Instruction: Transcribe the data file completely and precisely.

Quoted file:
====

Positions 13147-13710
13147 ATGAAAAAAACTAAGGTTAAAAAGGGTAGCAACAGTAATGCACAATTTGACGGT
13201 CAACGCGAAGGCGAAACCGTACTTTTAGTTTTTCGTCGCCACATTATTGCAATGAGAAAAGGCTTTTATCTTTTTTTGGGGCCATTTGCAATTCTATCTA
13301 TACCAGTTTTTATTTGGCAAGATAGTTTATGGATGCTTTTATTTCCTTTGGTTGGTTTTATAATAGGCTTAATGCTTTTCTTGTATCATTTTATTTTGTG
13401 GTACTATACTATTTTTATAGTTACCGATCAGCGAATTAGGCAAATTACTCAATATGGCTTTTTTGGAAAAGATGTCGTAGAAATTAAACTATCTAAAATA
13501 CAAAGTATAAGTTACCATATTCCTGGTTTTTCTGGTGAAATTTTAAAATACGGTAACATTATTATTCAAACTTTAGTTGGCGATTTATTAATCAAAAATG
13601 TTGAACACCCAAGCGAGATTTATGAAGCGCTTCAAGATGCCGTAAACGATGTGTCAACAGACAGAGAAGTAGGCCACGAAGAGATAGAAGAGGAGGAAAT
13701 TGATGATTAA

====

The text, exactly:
Positions 13147-13710
13147 ATGAAAAAAACTAAGGTTAAAAAGGGTAGCAACAGTAATGCACAATTTGACGGT
13201 CAACGCGAAGGCGAAACCGTACTTTTAGTTTTTCGTCGCCACATTATTGCAATGAGAAAAGGCTTTTATCTTTTTTTGGGGCCATTTGCAATTCTATCTA
13301 TACCAGTTTTTATTTGGCAAGATAGTTTATGGATGCTTTTATTTCCTTTGGTTGGTTTTATAATAGGCTTAATGCTTTTCTTGTATCATTTTATTTTGTG
13401 GTACTATACTATTTTTATAGTTACCGATCAGCGAATTAGGCAAATTACTCAATATGGCTTTTTTGGAAAAGATGTCGTAGAAATTAAACTATCTAAAATA
13501 CAAAGTATAAGTTACCATATTCCTGGTTTTTCTGGTGAAATTTTAAAATACGGTAACATTATTATTCAAACTTTAGTTGGCGATTTATTAATCAAAAATG
13601 TTGAACACCCAAGCGAGATTTATGAAGCGCTTCAAGATGCCGTAAACGATGTGTCAACAGACAGAGAAGTAGGCCACGAAGAGATAGAAGAGGAGGAAAT
13701 TGATGATTAA